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Administrative Tribunal Can Decide Disputes Regarding Classification Of Candidate's Category During Recruitment Process: Karnataka High Court

Mustafa Plumber
2 Feb 2023 5:17 AM GMT
BJP,  Shivajinagar Assembly Constituency, Electoral roll, Election commission

The Karnataka High Court has clarified that the Administrative Tribunal constituted under the Administrative Tribunals Act 1985, has the jurisdiction to consider all matters 'concerning recruitment' which includes all decisions from the date of publication of notification inviting applications for the government job posts to the orders of appointment.

A single judge bench Justice Anant Ramanath Hegde sitting at Kalaburagi bench gave the clarification while disposing of a petition filed by one Ameena Afroj, who had questioned the jurisdiction of the Tribunal in adjudicating over the challenge made by her to the decision of the Deputy Director of Public Instructions, classifying the petitioner as a General Merit candidate instead of under the category 2-B/KA-HK for selection to the post of a government school teacher.

The petitioner’s counsel had submitted that the issue is pertaining to the petitioner’s caste and income and the same is outside the purview of the Administrative Tribunal and it should be considered only by this Court in the exercise of power under Article 226 of the Constitution of India.

Further, even assuming that the Tribunal has got the jurisdiction to deal with this matter under Section 15 of the Act, the alternative remedy by itself will not oust the jurisdiction of the High Court.

Finally it was said the present writ petition is to enforce the petitioner’s fundamental right under Article 14 of the Constitution of India as the persons who are similarly placed, are classified in the 2-B/KA-HK category.


The bench referred to Section 15 of the Act which deals with the jurisdiction of the Tribunal. Noting that the expression ‘recruitment’ and ‘matters concerning recruitment’ found in Section 15 (1) (a) are not defined in the Act, the Court said it has to apply the plain grammatical meaning attached to the above-said expressions. It said,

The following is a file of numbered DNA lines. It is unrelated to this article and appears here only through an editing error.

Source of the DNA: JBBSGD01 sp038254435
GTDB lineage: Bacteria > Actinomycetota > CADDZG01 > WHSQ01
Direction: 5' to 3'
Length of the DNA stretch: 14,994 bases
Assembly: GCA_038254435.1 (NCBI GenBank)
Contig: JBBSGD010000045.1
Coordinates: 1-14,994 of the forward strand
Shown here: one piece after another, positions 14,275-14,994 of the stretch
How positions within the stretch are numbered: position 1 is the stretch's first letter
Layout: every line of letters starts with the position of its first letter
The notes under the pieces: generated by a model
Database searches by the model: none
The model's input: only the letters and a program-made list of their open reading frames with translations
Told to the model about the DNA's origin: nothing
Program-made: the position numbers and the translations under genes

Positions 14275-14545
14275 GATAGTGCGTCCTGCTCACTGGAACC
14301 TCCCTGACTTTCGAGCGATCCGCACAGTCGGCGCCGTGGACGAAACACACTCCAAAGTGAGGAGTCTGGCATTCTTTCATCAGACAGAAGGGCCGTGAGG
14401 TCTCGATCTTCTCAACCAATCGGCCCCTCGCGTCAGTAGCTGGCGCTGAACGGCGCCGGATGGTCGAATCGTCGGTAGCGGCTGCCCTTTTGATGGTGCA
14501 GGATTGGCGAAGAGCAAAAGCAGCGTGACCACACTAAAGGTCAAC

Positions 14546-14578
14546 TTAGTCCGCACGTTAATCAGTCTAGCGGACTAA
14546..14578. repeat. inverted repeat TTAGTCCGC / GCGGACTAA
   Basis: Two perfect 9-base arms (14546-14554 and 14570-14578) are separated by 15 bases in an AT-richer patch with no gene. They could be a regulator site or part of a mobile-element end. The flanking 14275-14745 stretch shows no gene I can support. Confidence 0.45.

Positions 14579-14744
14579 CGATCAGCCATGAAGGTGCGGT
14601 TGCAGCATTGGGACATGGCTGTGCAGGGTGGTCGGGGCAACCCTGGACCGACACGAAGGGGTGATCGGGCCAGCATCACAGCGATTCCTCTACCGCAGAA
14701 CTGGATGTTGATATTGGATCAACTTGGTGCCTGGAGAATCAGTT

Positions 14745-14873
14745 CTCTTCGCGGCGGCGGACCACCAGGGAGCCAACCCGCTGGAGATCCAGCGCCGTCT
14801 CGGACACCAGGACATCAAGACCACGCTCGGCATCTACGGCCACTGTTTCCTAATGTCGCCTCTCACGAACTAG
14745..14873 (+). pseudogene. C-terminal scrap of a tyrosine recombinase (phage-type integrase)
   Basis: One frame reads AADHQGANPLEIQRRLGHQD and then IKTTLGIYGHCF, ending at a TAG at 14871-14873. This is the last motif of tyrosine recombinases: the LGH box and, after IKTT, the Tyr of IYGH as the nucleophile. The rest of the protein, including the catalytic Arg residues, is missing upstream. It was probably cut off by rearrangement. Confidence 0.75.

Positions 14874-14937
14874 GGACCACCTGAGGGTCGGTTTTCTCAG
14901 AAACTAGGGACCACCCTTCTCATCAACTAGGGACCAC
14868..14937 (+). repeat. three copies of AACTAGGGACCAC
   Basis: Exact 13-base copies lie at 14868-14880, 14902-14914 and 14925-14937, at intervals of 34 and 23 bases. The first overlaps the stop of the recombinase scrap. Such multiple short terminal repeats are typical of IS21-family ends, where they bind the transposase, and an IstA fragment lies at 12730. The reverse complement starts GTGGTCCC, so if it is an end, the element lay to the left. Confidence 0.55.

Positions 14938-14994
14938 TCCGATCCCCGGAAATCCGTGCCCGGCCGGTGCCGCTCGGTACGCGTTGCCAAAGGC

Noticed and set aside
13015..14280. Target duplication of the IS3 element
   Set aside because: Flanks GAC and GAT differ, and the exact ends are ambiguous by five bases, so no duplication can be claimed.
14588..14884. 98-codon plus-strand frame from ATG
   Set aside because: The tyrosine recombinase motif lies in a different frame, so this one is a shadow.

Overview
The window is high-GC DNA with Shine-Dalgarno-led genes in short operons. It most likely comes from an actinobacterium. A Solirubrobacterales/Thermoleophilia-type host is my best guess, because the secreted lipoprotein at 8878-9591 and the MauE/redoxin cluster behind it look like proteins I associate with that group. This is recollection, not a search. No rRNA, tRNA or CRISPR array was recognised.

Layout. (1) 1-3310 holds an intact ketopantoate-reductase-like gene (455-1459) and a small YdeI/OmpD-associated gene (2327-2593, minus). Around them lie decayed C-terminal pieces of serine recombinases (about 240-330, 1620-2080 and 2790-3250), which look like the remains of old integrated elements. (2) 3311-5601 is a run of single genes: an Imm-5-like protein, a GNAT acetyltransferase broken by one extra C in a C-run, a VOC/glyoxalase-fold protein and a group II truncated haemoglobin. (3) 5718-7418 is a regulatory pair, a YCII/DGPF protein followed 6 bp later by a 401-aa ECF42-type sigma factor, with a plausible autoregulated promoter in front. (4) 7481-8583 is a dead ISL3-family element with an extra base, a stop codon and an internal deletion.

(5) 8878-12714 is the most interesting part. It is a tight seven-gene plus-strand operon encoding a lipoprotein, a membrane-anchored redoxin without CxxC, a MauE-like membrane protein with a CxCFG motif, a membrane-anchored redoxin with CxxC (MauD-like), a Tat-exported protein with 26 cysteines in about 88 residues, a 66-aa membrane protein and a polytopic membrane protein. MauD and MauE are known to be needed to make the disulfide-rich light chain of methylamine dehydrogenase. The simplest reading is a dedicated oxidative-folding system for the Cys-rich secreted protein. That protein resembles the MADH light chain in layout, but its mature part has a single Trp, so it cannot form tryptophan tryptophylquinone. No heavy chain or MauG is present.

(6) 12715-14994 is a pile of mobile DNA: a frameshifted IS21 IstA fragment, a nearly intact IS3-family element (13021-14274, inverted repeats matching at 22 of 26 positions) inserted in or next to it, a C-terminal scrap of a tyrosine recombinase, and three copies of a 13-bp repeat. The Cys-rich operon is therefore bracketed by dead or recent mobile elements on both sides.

The plain dictionary meaning of the expression ‘recruitment’ itself uses the phrase ‘the process of finding new people’...Parliament itself has used the expression, ‘matters concerning recruitment’ in Section 15 (1) (a) of the Act. The said expression undoubtedly has a wider connotation than the expression ‘recruitment’...leads to only one conclusion that the decision taken in processing the application for the post is a decision relating to recruitment or the matters concerning to recruitment.

The Court said that while processing the applications for the posts, if a decision is taken to classify the applicant in a particular category, as happened in the case of the petitioner, ‘the decision taken’ is indeed a decision taken in the process of recruitment.

It added “The expressions ‘recruitment’ and 'matters concerning recruitment’ found in Section 15 (1) (a) of the Act, are wide enough to cover all the stages of recruitment, starting from the publication of notification inviting applications to the Civil services and Civil Posts, to the scrutiny of applications and the decisions thereon, conducting examinations, announcement of the results and issuance of orders of appointment. Such being the ambit of Section 15 (1)(a) of the Act, the impugned decision to classify the petitioner under the ‘General Merit’ category is a decision, the correctness of which can be reviewed by the Tribunal.

Further referring to Section 28 of the Act, which excludes the jurisdiction of all courts, in respect of matters over which, the Tribunal under the Act, exercises the jurisdiction, except the Supreme Court and the Labour Courts and other authorities under the Industrial Disputes Act, the bench said “Combined reading of Sections 15 and 28 of the Act, leads to an inevitable conclusion that the High Court cannot exercise the jurisdiction as a Court of first instance in respect of the matters over which the Tribunals under the Act are empowered to exercise the jurisdiction. The Act not only provides for the jurisdiction of the Tribunals under Section 15 but also provides for the exclusion of the jurisdiction of several Courts including the High Court.

The court also held that the petitioner has not made out a case to entertain the writ petition despite an alternative remedy being available. Also it junked the contention that the petitioner is seeking to enforce her fundamental right. It said “No such grounds are forthcoming in the writ petition.

Accordingly it dismissed the petition and held that “The Tribunal is the forum of first instance and not the High Court to adjudicate the disputes falling under Section 15 of the Act.

Case Title: Ameena Afroj And State of Karnataka & others

Case No: W.P.No.200032/2023

Citation; 2023 LiveLaw (Kar) 38

Date of Order: 12-01-2023

Appearance: Advocate K.M.Ghate for petitioner.

AGA Shivakumar R Tengli for R1, R3, R4, R5

Deputy Solicitor General of India Sudhirsingh R Vijapur for R3.

Click Here To Read/Download Order

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